ATLANTA, Ga. (CW69 News at 10) — Atlanta City Council recently voted to close Edgewood Avenue between Jackson Street and Boulevard NE during weekends this summer to create a pedestrian-friendly area for businesses.

Nighttime traffic, street racing and other concerns have long plagued the stretch of road, where Brandon Ley and Johnny Martinez operate their two jointly-owned restaurants, Georgia Beer Garden and Joystick Gamebar. “Although this street is incredibly busy and very popular, it’s not as busy until later in the evening,” said Martinez. The evening is when it becomes a safety hazard for pedestrians.

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“It was my honor to introduce legislation reflecting the will of the community to close off those streets,” said Atlanta City Councilwoman Natalyn Archibong (Dist. 5). She co-sponsored the legislation with Councilman Amir Farokhi (Dist. 2) to barricade the block from June through Labor Day Weekend. It’s a pilot program for the summer that, if successful, could permanently take hold at this location and in other neighborhoods. “The neighbors and the business owners have been working together with the police for years trying to mitigate and to get in front of what they know is an annual event,” Archibong said, adding officials can move the blockades when needed to allow for emergency vehicles.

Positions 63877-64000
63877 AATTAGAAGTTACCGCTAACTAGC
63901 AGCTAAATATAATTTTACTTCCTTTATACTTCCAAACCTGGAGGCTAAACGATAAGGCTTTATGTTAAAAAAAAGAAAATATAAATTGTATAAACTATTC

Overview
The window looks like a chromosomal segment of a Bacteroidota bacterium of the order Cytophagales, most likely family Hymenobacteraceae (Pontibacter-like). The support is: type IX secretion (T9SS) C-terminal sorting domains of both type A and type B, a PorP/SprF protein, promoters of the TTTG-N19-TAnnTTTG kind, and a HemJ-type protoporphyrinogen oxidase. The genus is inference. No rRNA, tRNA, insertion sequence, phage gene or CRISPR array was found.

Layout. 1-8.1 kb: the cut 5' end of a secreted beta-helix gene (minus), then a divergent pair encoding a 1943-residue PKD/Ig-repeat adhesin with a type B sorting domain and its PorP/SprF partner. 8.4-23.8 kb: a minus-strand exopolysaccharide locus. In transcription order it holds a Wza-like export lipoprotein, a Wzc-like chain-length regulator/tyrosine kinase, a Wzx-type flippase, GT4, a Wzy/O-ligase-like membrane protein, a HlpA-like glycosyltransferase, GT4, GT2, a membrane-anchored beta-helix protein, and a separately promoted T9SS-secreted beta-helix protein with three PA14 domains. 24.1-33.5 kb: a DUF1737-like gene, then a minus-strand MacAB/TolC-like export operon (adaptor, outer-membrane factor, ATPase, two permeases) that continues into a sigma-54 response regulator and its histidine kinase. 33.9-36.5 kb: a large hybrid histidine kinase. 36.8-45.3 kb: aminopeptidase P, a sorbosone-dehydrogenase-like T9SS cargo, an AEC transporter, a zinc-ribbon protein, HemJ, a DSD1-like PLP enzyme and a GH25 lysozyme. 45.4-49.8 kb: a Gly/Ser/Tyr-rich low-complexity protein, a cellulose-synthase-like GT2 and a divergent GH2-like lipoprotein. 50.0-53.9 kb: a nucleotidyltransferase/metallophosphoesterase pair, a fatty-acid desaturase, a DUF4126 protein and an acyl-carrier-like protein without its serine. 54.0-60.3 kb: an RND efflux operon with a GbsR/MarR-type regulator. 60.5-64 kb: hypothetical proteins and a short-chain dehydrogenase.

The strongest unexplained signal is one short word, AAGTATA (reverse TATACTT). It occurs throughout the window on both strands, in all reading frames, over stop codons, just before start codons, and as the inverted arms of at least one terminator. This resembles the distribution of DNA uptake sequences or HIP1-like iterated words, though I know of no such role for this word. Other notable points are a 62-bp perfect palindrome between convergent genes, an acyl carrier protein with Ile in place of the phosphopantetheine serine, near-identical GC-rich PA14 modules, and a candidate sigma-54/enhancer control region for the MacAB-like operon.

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Martinez says he and other business owners are excited, but he says there’s still one hurdle. “Our main concern with the road closure is the time of day that it starts. That makes it more difficult for these businesses to get their customers in,” he said. Drivers will see the barricades starting at 10 a.m. on Fridays until 10 a.m. on Mondays. “We would prefer that the shut down take place at 5 p.m. on Fridays and end by 9 a.m. on Mondays. If we can do that, I think you’re gonna see a lot more neighborhoods that want this,” said Martinez.

Archibong says the Atlanta Department of Transportation told them the later in the day the city puts barricades up, the heavier the traffic, creating a safety issue for workers. “Safety is our top priority,” she said. “Having a vibrant and thriving business community is important as well.”

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She says council will continue monitoring the situation to see if ADOT is willing to make any changes.